Ever since then patents have been a subject of debate. Those in favour have been arguing that patents promote innovation and dissemination of innovation. Patenting is costly, and therefore promotes the protection of marketable technology only, they say.
Another argument is that patents are obtained only in areas where the law permits them, and are therefore controlled by the State. The pharmaceutical industry depends to a large extent on costly research and development programs for the production of new inventions. Therefore, patent protection of pharmaceutical compositions is important to them, they argue.
However, not all agree with such arguments. An opposing section has time and again pointed out that patents are prohibitively expensive for developing countries. According to them the owner of the patent may abuse their exclusive position on the market.
They also note that patents only help to reward the rich and penalize the poor, as their main effect is to raise prices. When it comes to the Covid vaccines, they note that IP rights hinder the introduction of affordable vaccines and drugs in developing countries and deny people their right to health.
TRIPS and Covid-19
To combat Covid-19, the world needs an immediate and smooth supply of medicine and vaccines at reasonable prices. India is a World Trade Organization member along with being a signatory of the TRIPS Agreement.
According to experts, if the proposal by India and South Africa for a TRIPS waiver is approved it could enable collaboration between stakeholders paving the way to equitable manufacturing and supply of Covid medicines and vaccines.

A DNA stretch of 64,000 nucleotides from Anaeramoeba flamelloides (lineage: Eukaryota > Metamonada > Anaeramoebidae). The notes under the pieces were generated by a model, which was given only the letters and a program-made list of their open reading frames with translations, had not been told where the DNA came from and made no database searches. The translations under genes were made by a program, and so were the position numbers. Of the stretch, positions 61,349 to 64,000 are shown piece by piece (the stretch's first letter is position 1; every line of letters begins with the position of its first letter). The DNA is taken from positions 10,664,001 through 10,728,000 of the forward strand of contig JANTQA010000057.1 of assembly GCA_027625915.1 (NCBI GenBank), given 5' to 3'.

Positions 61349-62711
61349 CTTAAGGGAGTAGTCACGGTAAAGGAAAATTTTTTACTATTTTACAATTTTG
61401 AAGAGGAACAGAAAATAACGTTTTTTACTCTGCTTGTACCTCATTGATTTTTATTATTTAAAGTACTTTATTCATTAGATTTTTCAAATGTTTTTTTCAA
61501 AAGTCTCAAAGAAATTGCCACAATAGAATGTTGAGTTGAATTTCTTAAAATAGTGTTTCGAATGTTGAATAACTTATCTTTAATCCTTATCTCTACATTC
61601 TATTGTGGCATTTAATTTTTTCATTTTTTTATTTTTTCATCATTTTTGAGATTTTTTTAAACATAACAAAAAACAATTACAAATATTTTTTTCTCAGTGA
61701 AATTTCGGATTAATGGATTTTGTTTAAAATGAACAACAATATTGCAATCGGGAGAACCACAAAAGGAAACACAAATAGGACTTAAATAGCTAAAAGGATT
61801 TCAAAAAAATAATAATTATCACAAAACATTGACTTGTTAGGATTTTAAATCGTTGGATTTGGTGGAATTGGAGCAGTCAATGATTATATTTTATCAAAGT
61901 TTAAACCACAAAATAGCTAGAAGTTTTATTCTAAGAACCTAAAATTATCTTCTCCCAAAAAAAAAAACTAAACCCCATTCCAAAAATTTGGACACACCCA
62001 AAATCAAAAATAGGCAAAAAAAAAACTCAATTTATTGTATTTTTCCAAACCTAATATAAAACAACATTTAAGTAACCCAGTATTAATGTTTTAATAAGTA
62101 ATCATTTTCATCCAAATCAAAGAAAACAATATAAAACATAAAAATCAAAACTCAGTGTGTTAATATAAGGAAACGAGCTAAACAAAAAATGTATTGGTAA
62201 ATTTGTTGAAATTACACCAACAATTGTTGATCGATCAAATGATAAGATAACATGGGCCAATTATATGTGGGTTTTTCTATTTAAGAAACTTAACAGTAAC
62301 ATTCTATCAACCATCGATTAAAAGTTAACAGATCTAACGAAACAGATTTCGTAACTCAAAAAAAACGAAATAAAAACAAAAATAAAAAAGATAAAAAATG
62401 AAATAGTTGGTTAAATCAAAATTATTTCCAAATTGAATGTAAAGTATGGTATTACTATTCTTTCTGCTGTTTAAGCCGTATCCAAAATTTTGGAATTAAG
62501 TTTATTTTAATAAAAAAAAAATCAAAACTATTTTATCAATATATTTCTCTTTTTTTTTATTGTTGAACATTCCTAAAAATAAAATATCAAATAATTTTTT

The waiver would be valid only until WHO declares global herd immunity. If the member nations cannot reach a consensus on the waiver, it can be passed with a three-fourth majority.
The authorities who have announced that they are considering “suspending” patent rights have not given much detail on what this would entail. The scenario from which we must start is a scenario where there are companies that have invested many millions in achieving inventions (with many research teams, many lines of work that do not achieve results, etc.).
The argument from vaccine producers and their home countries is that waiving patents alone wouldn’t solve much. It would, they say, be like handing out a recipe without the ingredients or instructions.
Most of the costs involved in coming up with vaccines are incurred in research and development: the manufacturing bit tends to cost less. In the first place, countries should have adequate health infrastructure and manufacturing capabilities to make use of the waiver.
However, experts note that while a waiver is no silver bullet to the problem at hand, it can be an enabler to achieve real solutions faster. While opposing nations and pharma companies point towards the high cost incurred by the companies towards the development of the vaccines, what also has to be taken into account is the large public funding they have availed for the research and development of the same.